What Prosecutors Call Theft, Former CEO David Brooks Calls ‘Motivation’

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Photo: nyt.cm

David H. Brooks allegedly committed the crimes typical of greedy CEOs these days — fraud, insider trading, using corporate money to support a lavish lifestyle — but not in the typical way, as Kansas City–bound Times heir A.G. Sulzberger chronicles on the front page of the family paper today. Brooks was the CEO of DHB industries, a company that made body armor for the military. When he stole from his company, prosecutors allege, he didn't just blow it on mundane things like exotic cars. Well, okay, he did do some of that. But he also spent it on things that his family and employees truly desired.

Among his purchases:

[U]niversity textbooks for his daughter, pornographic videos for his son, plastic surgery for his wife, a burial plot for his mother, prostitutes for his employees, and, for him, a $100,000 American-flag belt buckle encrusted with rubies, sapphires and diamonds.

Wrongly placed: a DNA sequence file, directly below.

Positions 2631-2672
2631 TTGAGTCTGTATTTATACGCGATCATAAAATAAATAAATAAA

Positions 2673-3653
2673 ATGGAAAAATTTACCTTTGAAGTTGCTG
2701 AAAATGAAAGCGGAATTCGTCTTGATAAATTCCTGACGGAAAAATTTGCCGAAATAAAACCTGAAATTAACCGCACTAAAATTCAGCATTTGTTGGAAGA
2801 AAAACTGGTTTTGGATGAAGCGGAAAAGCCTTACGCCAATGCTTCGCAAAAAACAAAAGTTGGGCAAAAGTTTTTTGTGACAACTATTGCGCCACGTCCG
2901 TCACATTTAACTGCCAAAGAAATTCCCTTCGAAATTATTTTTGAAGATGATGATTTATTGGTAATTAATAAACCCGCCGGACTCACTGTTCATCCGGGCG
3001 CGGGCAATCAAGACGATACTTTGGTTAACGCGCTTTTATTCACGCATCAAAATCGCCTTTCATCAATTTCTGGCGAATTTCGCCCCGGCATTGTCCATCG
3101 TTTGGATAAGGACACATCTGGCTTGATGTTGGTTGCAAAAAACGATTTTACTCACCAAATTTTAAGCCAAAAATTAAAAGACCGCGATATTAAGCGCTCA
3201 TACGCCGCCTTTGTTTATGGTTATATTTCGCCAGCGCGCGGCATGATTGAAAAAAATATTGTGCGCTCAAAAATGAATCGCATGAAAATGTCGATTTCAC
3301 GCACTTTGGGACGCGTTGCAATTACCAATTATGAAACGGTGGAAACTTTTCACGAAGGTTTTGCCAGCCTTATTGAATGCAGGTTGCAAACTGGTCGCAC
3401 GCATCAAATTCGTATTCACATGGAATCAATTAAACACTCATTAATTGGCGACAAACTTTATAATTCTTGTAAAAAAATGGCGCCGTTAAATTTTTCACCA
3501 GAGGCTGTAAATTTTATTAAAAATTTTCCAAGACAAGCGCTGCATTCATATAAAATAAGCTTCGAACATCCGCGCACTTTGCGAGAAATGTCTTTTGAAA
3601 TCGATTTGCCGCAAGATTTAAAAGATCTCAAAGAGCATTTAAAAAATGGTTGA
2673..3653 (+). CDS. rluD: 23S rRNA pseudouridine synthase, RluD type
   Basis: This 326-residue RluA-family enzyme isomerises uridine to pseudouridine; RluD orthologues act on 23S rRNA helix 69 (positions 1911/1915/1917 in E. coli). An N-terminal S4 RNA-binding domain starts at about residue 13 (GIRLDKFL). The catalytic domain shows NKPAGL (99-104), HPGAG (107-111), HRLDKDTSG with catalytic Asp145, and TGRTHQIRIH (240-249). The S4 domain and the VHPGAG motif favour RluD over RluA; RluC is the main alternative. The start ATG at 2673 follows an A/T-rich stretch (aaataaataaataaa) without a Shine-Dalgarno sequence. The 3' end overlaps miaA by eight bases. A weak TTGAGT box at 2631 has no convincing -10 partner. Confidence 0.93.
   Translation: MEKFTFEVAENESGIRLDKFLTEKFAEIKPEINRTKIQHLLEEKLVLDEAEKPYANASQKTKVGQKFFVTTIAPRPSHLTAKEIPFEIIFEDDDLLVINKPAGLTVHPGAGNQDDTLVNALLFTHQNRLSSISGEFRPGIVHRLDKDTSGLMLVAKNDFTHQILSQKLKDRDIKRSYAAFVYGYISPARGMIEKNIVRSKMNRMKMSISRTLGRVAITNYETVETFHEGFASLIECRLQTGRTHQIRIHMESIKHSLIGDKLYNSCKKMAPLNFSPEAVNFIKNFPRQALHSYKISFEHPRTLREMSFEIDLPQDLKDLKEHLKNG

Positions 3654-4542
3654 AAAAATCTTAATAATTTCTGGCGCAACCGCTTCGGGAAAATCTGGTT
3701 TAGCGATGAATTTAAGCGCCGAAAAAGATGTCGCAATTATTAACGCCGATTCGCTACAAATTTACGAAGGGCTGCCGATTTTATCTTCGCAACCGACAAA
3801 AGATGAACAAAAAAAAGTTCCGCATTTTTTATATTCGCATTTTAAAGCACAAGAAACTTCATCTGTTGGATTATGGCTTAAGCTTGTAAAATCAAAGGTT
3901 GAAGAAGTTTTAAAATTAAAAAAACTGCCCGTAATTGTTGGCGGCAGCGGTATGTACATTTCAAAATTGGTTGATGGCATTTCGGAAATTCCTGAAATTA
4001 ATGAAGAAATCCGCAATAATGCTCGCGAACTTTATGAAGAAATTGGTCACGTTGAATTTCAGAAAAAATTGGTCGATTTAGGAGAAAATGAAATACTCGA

But Brooks has a perfectly good explanation, at least for the prostitutes.

His lawyers also defended the hiring of prostitutes for employees and board members, arguing in court papers that it represented a legitimate business expense “if Mr. Brooks thought such services could motivate his employees and make them more productive.”


Ah, motivation. That was probably the idea behind all these gifts. Motivation for his daughter to do well in school. Motivation for his son to masturbate. Motivation for his wife to be more attractive. Motivation for his mother to die. And for himself, motivation to always strive for his understanding of the American dream, as embodied by his gaudy, jewel-encrusted American-flag belt buckle: that any man, if he wants it badly enough and is willing to break enough laws and ruin enough lives, can become successful enough to buy prostitutes for the people he loves.

At Military Contractor’s Trial, a $100,000 Buckle [NYT]